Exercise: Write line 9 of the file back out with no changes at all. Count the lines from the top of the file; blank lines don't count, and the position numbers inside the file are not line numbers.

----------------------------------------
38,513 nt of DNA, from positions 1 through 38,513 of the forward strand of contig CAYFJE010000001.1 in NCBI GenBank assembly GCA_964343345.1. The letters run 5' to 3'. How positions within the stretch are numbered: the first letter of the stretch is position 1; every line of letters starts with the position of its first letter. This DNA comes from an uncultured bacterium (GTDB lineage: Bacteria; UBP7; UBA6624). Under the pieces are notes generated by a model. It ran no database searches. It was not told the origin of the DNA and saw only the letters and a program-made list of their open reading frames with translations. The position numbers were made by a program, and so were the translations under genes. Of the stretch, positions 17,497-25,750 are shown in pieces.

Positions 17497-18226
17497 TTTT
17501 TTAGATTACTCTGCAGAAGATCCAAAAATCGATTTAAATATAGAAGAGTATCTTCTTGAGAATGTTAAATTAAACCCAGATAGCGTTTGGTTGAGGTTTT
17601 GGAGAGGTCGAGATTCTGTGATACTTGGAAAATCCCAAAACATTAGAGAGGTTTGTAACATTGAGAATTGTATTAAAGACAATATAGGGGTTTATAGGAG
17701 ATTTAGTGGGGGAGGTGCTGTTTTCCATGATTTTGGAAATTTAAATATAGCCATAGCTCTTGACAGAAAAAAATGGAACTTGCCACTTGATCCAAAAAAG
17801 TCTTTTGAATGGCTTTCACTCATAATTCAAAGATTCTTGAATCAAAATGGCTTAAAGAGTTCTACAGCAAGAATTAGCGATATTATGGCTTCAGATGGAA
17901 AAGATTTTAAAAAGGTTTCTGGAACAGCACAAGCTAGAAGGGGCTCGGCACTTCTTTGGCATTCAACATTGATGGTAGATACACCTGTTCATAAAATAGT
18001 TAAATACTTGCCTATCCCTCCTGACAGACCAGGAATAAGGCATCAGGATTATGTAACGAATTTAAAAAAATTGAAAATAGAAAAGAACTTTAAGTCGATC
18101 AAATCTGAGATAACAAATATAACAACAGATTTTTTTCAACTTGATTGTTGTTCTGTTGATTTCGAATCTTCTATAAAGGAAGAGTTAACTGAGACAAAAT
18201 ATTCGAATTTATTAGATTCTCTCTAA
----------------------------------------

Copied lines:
18001 TAAATACTTGCCTATCCCTCCTGACAGACCAGGAATAAGGCATCAGGATTATGTAACGAATTTAAAAAAATTGAAAATAGAAAAGAACTTTAAGTCGATC